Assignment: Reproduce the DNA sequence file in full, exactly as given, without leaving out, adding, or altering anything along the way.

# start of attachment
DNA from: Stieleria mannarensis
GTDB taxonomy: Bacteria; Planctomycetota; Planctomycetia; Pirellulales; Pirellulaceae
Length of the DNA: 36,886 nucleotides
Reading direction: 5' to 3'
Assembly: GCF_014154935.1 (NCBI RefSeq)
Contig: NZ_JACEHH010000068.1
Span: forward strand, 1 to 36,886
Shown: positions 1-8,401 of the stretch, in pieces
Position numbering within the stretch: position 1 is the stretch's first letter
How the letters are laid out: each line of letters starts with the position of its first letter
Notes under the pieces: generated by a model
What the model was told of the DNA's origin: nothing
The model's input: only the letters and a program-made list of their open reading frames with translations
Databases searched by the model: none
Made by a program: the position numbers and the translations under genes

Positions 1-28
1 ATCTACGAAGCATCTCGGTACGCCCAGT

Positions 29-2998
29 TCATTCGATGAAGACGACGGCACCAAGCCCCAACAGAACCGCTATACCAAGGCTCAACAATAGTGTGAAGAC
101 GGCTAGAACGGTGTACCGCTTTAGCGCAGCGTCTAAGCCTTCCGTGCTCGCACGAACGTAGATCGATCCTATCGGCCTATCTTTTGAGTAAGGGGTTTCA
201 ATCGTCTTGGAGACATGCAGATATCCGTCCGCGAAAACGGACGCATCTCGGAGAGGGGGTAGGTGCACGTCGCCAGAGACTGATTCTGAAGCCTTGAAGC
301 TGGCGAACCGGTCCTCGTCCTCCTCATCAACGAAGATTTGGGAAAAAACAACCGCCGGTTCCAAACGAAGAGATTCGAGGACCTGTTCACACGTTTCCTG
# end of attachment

DNA from: Stieleria mannarensis
GTDB taxonomy: Bacteria; Planctomycetota; Planctomycetia; Pirellulales; Pirellulaceae
Length of the DNA: 36,886 nucleotides
Reading direction: 5' to 3'
Assembly: GCF_014154935.1 (NCBI RefSeq)
Contig: NZ_JACEHH010000068.1
Span: forward strand, 1 to 36,886
Shown: positions 1-8,401 of the stretch, in pieces
Position numbering within the stretch: position 1 is the stretch's first letter
How the letters are laid out: each line of letters starts with the position of its first letter
Notes under the pieces: generated by a model
What the model was told of the DNA's origin: nothing
The model's input: only the letters and a program-made list of their open reading frames with translations
Databases searched by the model: none
Made by a program: the position numbers and the translations under genes

Positions 1-28
1 ATCTACGAAGCATCTCGGTACGCCCAGT

Positions 29-2998
29 TCATTCGATGAAGACGACGGCACCAAGCCCCAACAGAACCGCTATACCAAGGCTCAACAATAGTGTGAAGAC
101 GGCTAGAACGGTGTACCGCTTTAGCGCAGCGTCTAAGCCTTCCGTGCTCGCACGAACGTAGATCGATCCTATCGGCCTATCTTTTGAGTAAGGGGTTTCA
201 ATCGTCTTGGAGACATGCAGATATCCGTCCGCGAAAACGGACGCATCTCGGAGAGGGGGTAGGTGCACGTCGCCAGAGACTGATTCTGAAGCCTTGAAGC
301 TGGCGAACCGGTCCTCGTCCTCCTCATCAACGAAGATTTGGGAAAAAACAACCGCCGGTTCCAAACGAAGAGATTCGAGGACCTGTTCACACGTTTCCTG